After you were there for a couple of months you were used to the sirens going off all the time — when you were in Honolulu you were very conscious that there was a war going on. In bombing Pearl Harbor the Japanese had devastated many areas that you saw every day. It could happen again at any time.
My research after the war uncovered the fact that one in 26 Mariners died during WW II. Over two dozen ships were sunk off the West Coast, and about 300 ships along the East Coast. After spending time in the Merchant Marine, those numbers were not just statistics to me.
Before participating in Operation Crossroads, I knew very little about nuclear weaponry. We were told very little. But I was not afraid because I figured the military would not risk the lives of their personnel.
One time I was in the hospital. A doctor there asked me, “How do you guys do it? How do you get in an airplane to fly a mission… go through hell and high water with bullets flying all over the place? You may make it back, but some of your buddies don’t. And when you’re called on, you climb back in the airplane, get behind the controls and fly another mission. How do you do that?” I told him I was trained to do that. To defend my country. And that’s what I did. Continue reading →
It was while I was in New York, that President Roosevelt died. I was at a canteen when some other servicemen and I saw the headlines in the paper. From the photo in the newspaper, I can see that I was just as upset as the other guys – even the English sailor displayed concern. We wondered how Roosevelt’s passing would affect the war. — Bob Allured Continue reading →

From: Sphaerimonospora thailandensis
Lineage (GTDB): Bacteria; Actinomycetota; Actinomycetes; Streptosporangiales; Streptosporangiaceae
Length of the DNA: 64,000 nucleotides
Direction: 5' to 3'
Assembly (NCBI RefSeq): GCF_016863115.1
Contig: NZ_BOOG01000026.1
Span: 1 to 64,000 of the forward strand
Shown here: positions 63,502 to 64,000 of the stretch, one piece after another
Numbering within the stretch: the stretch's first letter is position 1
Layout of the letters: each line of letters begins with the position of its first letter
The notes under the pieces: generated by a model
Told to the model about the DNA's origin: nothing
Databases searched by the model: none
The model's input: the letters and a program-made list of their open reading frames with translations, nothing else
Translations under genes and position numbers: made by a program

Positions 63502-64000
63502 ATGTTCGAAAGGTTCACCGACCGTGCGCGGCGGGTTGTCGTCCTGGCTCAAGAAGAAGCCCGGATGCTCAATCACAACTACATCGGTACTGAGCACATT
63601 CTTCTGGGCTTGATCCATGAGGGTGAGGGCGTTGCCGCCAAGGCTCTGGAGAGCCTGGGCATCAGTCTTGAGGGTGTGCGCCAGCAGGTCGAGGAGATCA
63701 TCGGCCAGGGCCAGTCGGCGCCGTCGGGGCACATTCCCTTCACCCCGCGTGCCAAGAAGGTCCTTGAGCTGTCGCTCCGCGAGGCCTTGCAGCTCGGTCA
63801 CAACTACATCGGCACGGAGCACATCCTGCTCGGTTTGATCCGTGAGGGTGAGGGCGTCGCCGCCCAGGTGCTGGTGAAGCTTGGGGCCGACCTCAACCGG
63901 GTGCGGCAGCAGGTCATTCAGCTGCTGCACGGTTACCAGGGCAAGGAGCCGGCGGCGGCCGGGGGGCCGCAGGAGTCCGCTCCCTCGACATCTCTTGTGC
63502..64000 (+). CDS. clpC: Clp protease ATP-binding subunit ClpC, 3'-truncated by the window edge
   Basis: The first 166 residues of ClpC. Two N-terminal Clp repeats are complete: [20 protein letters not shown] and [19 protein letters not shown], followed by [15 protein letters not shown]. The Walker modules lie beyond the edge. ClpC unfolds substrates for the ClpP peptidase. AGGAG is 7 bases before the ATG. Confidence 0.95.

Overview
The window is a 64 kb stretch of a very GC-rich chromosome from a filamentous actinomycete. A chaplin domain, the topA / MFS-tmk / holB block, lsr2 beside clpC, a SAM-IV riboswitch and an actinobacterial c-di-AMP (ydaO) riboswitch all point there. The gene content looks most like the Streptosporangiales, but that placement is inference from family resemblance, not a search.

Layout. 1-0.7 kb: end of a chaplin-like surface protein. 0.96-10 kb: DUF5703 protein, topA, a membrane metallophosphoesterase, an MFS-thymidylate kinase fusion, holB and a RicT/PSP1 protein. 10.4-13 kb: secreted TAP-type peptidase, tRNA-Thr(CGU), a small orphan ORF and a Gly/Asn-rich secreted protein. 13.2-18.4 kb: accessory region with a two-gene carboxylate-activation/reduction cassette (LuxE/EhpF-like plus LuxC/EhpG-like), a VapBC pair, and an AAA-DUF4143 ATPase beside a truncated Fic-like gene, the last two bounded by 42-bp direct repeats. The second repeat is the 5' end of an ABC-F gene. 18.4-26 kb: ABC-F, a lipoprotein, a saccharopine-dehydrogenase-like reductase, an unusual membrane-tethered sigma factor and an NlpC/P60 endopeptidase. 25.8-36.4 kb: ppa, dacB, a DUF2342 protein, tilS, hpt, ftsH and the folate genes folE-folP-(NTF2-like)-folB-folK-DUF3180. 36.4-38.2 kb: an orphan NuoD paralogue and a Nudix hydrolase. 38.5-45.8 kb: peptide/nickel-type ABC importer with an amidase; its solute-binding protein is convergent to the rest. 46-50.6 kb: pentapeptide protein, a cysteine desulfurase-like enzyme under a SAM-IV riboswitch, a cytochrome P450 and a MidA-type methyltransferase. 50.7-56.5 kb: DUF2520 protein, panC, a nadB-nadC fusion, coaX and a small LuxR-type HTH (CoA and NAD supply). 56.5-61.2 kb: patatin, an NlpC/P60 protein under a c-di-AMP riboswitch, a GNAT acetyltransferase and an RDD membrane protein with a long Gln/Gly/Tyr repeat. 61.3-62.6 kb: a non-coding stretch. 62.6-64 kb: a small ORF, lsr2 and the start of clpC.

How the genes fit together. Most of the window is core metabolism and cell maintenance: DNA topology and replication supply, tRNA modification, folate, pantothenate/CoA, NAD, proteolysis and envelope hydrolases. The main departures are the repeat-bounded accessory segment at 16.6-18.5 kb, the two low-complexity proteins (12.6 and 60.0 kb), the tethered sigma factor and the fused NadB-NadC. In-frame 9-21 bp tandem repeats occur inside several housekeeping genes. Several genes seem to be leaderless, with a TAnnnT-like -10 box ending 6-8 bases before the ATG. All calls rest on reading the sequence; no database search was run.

By ZANE ORR As told to Maureen Carden I am a U.S. Navy veteran of World War II, yet my most dramatic memories come from our role in two land campaigns: the Battle of Anzio, and Operation Dragoon, the invasion … Continue reading →
By HARVEY “DUSTY” RHODES As told to Kathi Bramblett, Kathy Nunes and Chris Bateman Childhood on the ranch I was born in early 1918 in Banta, a small town just northwest of Tracy in San Joaquin County. My parents, Harry and … Continue reading →
I feel that my three years in the Air Corps were perhaps the most rewarding years of my life. I was afforded a fabulous aviation education and was able to travel to many foreign countries, which allowed me to serve my country and help end a horrible war. I am very proud of the experience and training I received.
— Allen Penrose Continue reading →
In early June my plane was badly damaged by ground fire and, on a wing and a prayer, I flew to an emergency landing field on one of the islands … It took three days to repair the plane
before I could return to the carrier, so all of us relaxed by sitting around drinking and telling stories. After that we continued our flights over North Korea through the withering ground fire but I was never hit again.
— Stanley Olsen Continue reading →
After arriving at Kodiak I boarded the transport ship USAT Barinov bound for Seattle. We were going back to get ready for the invasion of Japan.
As we pulled into Prince Rupert, Canada, we got word that a huge bomb had been dropped on Japan, wiping out a whole city. The captain tied the whistle down and just let it blow.
— Gerald Doescher Continue reading →